Military leaders of the future were recognized Wednesday as 62 soldiers graduated from the yearlong Command and General Staff Officer Course at the Western Hemisphere Institute for Security Cooperation at Fort Benning.
The course is designed to educate intermediate level Army and partner nation officers to be prepared to operate in joint, interagency and multinational environments as field grade commanders and staff officers. Forty-five American students, which made up 72 percent of the class, joined students from Canada, Colombia, Costa Rica, Dominican Republic, Guatemala, El Salvador, Mexico and Panama.
U.S. Army Maj. Gen. Simeon G. Trombitas, a senior defense official/defense attache at the U.S. Embassy in Mexico, was guest speaker at the event in Marshall Auditorium at McGinnis-Wickam Hall. He reminded the men and women to remember the graduates who may meet again in training or on a battlefield.
"You are the strategic leaders of tomorrow," Trombitas said.
At least five of the students completed the requirements for a master's degree by doing additional work while studying at the institute.
Maj. Alissa McKaig, a UH60 helicopter pilot at Fort Rucker, Ala., and Maj. Jonathan Bissell, a foreign area officer in Latin America, both earned higher degrees while studying at the institute. McKaig realizes the role the course plays in helping officers become leaders.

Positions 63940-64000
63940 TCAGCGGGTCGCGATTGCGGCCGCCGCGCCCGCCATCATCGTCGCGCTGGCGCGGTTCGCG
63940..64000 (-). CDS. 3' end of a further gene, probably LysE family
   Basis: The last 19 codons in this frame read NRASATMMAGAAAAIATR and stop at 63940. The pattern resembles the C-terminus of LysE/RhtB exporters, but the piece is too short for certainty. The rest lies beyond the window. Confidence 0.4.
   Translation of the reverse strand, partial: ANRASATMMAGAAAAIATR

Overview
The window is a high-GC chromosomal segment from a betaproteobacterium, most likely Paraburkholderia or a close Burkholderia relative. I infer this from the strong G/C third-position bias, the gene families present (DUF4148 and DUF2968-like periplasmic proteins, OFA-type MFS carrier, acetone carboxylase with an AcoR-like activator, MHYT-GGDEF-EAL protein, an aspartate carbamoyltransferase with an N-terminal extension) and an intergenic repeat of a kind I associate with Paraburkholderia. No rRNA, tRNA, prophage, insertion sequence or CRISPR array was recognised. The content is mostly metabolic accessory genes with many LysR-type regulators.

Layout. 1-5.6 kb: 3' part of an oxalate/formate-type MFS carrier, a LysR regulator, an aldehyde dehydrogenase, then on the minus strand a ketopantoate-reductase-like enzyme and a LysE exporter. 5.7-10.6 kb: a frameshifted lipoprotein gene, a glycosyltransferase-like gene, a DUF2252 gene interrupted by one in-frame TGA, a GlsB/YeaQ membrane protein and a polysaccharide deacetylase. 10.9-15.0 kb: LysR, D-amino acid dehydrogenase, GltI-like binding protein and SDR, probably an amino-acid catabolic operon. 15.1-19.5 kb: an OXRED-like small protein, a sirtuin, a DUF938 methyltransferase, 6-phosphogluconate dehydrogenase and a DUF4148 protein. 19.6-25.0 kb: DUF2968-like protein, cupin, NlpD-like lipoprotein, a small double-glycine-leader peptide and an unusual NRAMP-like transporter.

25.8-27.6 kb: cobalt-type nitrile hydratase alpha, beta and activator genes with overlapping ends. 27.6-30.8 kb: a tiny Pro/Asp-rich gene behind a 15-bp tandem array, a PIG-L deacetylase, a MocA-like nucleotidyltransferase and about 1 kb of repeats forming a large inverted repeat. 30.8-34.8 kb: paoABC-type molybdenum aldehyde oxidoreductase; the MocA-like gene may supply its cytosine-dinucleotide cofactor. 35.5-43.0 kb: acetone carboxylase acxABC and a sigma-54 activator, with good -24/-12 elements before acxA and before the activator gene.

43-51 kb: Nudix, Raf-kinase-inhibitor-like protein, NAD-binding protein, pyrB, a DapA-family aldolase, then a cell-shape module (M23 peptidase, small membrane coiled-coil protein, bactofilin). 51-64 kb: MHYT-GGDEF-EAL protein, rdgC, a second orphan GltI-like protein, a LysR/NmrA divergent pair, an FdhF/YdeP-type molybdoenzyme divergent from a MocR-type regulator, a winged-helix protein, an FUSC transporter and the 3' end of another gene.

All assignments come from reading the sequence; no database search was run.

"The importance of the course here is working together as a team and working together with our partner nations," McKaig said minutes after the graduation. "Moving on to be staff officers, we are going to have to work with our partners or partner nations who are going to be the leaders of their nation in the future. It's important to establish and maintain those relationships."
Bissell said taking the course elevates his military senses to the next level to work with the Department of State and foreign nations as well.
It also teaches contingency operations and planning in Latin American countries but gives a footprint for operations around the world.
Bissell said he will remember reading, writing and planning as three things to help him teach soldiers in his staff.
"The actions I take to plan properly will effectively teach soldiers in my staff," he said.
A plan of action is imperative with reaction to incidents much quicker than they were in years past.
"Having a global contingency plan to deal with a myriad of contingencies that might come up throughout the world is imperative for us," Bissell said. "Being able to take those plans and transition them into operational plans quickly with our staff probably is the biggest issue I see."
The Command and General Staff Officer Course is the longest at the institute, which is responsible for training eligible military, law enforcement and civilian personnel from the Western Hemisphere. The institute is expected to train about 1,575 students this fiscal year.